My CTO is learning Python....

Alex Martelli aleax at
Sat Mar 1 13:35:15 CET 2003

Bjorn Pettersen wrote:
> what I don't understand is why a bound method is special and can be used
> as a staticmethod, while regular functions (def/lambda) cannot? Anyone?

ANY callable except a "regular function" can be "used as a staticmethod"
(and it can ONLY be used that way) -- because looking up an attribute in
a class's dictionary morphs functions into methods (bound or unbound as
appropriate), but it morphs no other types of attribute whatsoever.  Indeed
there's a recipe I put in the online cookbook that uses this to build
static methods for old Python versions very simply (sorry, no URL at
hand, but it shouldn't take you long to find if you're interested!).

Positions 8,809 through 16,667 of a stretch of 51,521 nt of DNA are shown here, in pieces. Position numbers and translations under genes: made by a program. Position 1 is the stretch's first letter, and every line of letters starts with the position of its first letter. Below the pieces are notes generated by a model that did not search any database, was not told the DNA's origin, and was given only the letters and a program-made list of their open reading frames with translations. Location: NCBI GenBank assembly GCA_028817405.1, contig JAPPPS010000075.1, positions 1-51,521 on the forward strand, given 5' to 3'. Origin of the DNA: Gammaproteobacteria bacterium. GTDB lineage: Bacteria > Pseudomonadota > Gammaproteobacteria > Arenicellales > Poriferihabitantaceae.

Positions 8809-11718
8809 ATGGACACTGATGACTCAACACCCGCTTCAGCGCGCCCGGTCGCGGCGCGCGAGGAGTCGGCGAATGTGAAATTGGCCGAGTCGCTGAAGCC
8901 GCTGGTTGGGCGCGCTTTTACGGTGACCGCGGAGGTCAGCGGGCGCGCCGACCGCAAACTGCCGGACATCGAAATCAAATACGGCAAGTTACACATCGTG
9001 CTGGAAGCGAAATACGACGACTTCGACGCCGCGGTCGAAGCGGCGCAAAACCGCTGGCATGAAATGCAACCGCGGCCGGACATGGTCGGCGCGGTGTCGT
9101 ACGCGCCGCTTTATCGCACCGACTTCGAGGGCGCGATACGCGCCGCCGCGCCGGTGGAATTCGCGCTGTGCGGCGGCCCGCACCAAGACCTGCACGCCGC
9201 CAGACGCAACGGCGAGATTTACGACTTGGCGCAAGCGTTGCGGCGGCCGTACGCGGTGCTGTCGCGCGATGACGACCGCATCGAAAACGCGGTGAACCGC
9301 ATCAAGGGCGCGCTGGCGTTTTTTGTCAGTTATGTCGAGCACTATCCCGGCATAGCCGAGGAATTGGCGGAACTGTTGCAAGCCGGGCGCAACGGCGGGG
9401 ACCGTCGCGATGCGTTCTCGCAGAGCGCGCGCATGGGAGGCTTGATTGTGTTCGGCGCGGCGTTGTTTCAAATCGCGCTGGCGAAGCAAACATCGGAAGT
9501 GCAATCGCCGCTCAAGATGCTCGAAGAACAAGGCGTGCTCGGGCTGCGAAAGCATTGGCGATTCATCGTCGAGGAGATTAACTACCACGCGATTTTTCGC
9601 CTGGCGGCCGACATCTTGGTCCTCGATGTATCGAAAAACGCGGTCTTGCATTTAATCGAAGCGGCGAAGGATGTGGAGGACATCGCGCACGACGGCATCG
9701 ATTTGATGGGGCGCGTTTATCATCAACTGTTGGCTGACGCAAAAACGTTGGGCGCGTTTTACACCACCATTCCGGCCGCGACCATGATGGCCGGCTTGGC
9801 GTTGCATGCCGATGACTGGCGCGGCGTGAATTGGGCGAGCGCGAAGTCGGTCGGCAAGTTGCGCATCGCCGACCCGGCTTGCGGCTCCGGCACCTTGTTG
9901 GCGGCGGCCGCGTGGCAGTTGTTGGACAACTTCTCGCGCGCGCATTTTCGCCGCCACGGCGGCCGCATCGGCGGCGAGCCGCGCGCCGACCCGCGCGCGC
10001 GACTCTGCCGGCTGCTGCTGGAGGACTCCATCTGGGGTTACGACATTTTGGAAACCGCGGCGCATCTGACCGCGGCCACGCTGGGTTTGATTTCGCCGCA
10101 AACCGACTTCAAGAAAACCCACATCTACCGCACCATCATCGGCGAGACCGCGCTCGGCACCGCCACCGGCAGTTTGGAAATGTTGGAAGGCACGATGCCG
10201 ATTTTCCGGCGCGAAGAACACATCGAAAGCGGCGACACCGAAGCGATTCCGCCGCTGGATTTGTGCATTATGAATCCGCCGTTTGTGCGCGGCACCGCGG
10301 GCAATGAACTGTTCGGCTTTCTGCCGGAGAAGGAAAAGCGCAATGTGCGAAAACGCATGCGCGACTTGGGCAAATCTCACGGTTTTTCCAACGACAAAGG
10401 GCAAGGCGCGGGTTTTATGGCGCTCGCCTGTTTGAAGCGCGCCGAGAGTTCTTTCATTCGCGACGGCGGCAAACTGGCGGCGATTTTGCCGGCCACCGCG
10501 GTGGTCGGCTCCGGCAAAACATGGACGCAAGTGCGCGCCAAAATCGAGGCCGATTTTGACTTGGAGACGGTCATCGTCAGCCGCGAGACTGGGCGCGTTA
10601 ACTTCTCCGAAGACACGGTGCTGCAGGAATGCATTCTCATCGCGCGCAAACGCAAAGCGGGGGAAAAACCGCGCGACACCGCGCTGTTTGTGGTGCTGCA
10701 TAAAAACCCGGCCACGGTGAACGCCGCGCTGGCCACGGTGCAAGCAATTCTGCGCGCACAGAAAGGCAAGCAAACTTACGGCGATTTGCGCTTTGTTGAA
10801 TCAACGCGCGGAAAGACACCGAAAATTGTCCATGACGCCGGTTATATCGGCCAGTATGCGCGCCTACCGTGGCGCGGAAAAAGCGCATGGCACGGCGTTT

This is not a limitation of bound methods -- you can think of it (at
least in the case of newstyle classes, but classic ones work the same
in this respect) as due to the way object.__getattribute__ is coded.
You can, indeed, use such callables as the im_func of a method, but
you must do it explicitly, e.g.:

>>> import new
>>> class X(object): pass
>>> class Y(object):
...   def heh(self, other): print '(%s %s)' % (self, other)
>>> x=X(); y=Y()
>>> twicebound = new.instancemethod(y.heh, x, X)
>>> twicebound()
(<__main__.Y object at 0x4039e22c> <__main__.X object at 0x4039e26c>)
>>> print twicebound.im_self
<__main__.X object at 0x4039e26c>
>>> print twicebound.im_func.im_self
<__main__.Y object at 0x4039e22c>

Note where the relevant instance objects ARE bound -- one directly to
the method's im_self as usual (the one we pass explicitly when calling
new.instancemethod), the other to the im_self of the im_func, since
the latter is ALSO a bound-method.


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